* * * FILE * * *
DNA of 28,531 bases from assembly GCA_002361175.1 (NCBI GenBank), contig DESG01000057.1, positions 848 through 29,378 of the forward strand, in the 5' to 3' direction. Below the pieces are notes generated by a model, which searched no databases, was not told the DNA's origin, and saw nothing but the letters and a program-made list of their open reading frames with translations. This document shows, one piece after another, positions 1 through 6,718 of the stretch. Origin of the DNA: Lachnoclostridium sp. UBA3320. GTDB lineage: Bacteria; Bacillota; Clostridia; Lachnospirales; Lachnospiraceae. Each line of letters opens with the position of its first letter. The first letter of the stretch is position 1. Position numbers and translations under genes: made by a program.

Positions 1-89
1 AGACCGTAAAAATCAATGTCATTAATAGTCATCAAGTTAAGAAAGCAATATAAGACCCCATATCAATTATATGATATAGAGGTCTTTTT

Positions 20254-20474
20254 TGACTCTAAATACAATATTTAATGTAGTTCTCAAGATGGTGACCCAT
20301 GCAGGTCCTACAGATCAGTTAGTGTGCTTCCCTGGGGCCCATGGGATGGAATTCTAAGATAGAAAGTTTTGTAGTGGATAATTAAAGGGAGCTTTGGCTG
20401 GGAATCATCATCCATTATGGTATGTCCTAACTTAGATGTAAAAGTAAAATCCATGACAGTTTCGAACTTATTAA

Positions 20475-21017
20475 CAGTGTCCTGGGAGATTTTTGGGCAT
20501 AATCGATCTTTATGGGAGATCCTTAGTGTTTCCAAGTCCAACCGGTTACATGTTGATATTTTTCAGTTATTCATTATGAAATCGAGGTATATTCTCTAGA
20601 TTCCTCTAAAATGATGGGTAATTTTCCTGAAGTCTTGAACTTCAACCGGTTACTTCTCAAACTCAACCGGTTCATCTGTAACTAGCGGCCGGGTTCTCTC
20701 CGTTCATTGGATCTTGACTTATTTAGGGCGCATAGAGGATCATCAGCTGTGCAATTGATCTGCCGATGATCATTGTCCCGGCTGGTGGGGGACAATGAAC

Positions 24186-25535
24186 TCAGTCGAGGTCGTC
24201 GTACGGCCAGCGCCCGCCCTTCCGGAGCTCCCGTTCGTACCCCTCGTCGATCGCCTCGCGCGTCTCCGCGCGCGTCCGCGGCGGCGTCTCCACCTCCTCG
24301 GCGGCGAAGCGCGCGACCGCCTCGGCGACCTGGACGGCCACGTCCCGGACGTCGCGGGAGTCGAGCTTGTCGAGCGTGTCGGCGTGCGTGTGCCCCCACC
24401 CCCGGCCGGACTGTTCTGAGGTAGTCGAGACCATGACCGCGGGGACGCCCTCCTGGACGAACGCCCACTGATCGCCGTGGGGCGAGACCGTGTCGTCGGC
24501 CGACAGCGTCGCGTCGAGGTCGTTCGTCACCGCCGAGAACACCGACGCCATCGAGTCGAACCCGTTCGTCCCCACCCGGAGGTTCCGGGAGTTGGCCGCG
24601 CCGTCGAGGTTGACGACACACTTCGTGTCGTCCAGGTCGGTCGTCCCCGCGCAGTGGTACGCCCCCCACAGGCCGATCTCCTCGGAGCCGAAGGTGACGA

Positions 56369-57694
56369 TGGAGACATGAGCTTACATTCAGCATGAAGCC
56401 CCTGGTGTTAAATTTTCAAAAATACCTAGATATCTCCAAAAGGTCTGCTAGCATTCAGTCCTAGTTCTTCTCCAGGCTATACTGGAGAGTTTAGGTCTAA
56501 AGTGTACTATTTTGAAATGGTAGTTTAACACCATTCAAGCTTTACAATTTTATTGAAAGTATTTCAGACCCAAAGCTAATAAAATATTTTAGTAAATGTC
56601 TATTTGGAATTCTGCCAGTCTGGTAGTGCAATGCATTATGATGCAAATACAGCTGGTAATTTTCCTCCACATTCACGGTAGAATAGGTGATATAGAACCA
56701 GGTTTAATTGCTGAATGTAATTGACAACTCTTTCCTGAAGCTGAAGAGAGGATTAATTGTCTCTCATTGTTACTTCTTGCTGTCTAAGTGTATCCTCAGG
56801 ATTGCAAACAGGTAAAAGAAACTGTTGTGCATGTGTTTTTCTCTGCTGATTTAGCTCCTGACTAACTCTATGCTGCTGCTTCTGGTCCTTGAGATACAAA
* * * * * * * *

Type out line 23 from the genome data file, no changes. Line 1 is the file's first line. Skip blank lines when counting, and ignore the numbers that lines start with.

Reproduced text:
56501 AGTGTACTATTTTGAAATGGTAGTTTAACACCATTCAAGCTTTACAATTTTATTGAAAGTATTTCAGACCCAAAGCTAATAAAATATTTTAGTAAATGTC